American Orthodox

June 20, 2006

American Orthodoxy: The fundamental issue

Filed under: General Orthodoxy — americanorthodox @ 11:34 am

Not that long ago, Orthodoxy existed primarily as an ethnic identity. That’s not to say that there weren’t pious Orthodox; but no matter how pious, the Orthodox church one attended was tied primarily to his ethnic group. The Antiochian Church, due partially to the fact that Arab Americans have traditionally been among the quickest to assimilate in the US, and due to their evangelism and welcoming attitude toward accepting converts, have moved us well away from that ghettoized Orthodoxy. The OCA has also been instrumental in helping to Americanize Orthodoxy. Converts are no longer rare, even among the clergy.

Yet, Orthodoxy still has a long road ahead before we can really speak of American Orthodoxy. For one thing, there are still plenty of ghettoized parishes. For another, there are still a great many clergy in the hierarchy of the various jurisdictions that just don’t understand America and Americans.

We converts cannot bear the sole responsibility. It is not enough for us to understand you; you must also understand us. And the first thing you need to understand is that yes, there is such a thing as American culture, because America is a nation that was founded upon ideas.

Our ancestry may be primarily European, but we are most emphatically not Europeans. Europeans obsess on the past; we do not. We don’t much care what happened in the 12th century, and frankly think anyone who still seethes over something that happened that long ago needs to get over themselves and move on. We distrust monarchy and European class systems. Recall that we fought a war in 1776 to kick the monarchs and lords out.

We identify ourselves as Americans, and not by the ethnicity of our parents. Despite the attempts of PC multiculturalists, most Americans still subscribe to America as a melting pot. Ethnicity just isn’t something we care much about, and frankly, we don’t really understand those who do. What could possibly make any difference where your grandparents were born? Who cares?

Despite popular stereotypes, we’re pretty adventurous eaters. Americans love ethnic food. In fact, ethnic isn’t a problem, as long as it’s not exclusive. Americans don’t much like people who come here to take advantage of what our nation has to offer, but turn around and denigrate us and our culture.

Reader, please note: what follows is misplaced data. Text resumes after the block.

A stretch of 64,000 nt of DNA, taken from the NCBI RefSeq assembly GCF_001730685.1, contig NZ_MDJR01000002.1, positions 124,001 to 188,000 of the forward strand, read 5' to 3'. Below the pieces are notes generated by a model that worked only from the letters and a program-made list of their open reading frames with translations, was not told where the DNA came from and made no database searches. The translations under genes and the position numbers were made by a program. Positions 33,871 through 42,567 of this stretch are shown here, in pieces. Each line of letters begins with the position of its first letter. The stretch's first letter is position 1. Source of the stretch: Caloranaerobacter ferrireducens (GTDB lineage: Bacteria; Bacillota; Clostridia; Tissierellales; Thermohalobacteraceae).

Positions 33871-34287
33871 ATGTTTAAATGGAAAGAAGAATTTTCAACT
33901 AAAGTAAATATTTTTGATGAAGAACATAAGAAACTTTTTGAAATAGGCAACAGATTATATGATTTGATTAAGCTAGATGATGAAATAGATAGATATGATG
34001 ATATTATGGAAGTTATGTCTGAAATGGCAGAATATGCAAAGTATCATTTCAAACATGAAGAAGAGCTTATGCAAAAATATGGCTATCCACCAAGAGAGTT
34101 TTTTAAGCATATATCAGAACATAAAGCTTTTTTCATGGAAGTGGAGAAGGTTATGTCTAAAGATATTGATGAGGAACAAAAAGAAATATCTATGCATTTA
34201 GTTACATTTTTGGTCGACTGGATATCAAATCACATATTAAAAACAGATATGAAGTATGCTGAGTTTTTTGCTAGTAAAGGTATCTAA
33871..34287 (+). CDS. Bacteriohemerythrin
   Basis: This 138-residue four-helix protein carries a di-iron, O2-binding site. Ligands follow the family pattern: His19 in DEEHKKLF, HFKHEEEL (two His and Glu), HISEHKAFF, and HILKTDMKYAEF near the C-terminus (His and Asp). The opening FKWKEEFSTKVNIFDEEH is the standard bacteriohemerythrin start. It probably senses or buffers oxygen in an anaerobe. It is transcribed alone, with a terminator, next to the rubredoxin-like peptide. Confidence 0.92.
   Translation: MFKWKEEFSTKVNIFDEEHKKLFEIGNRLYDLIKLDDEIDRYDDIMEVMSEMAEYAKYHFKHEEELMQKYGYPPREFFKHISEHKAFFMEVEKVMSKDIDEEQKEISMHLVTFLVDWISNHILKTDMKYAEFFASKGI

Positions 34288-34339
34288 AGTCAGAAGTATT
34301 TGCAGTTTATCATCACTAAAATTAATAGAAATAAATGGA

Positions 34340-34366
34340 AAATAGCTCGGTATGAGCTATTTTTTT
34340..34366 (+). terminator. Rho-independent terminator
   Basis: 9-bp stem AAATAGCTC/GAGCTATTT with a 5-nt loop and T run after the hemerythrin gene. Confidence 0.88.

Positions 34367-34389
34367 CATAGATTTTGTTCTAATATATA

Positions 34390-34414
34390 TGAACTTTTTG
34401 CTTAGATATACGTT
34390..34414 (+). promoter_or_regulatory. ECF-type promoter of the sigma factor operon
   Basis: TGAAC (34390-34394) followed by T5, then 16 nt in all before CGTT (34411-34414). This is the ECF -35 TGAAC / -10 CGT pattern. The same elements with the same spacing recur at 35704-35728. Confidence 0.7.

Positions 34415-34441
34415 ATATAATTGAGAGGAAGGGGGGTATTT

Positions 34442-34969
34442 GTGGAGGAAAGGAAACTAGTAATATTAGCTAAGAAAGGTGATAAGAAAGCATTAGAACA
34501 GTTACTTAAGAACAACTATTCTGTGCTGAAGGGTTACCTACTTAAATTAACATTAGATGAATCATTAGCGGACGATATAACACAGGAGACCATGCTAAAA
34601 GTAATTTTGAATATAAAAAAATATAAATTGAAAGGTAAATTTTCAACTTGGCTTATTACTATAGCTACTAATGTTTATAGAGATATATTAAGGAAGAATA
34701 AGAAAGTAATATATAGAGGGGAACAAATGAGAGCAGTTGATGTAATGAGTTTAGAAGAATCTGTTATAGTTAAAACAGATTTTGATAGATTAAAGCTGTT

Yes, we tend to be somewhat gregarious and open. We’re generous; Americans give more to charity than anyone else on the planet. Although it would be arguable to call us a religious nation, we’re certainly more religious than most of Europe.

Although historically, faith and ethnicity are linked (Cambellites and Presbyterians in areas largely population by Scotch-Irish; Roman Catholics and Lutherans in areas largely populated by Germans, and so forth), Americans do not think of religion and ethnic group as bearing any relationship to each other. No American church (save still-ghettoized Orthodox parishes) would wonder why a visitor would be there, if he weren’t of the right ethnic brand. That’s just something that would never occur to an American, and it brings many Americans up cold when you ask them why they’re visiting. In other words, you’re not helping yourselves by continuing to tie religion to ethnicity, and not understanding how fundamentally un-American that is.

Fortunately, all that is rapidly changing. As we get more and more native-born American clergy, men who understand in their guts what being an American means, the American church will become more American. And the more American the church becomes, the more converts she will gain.

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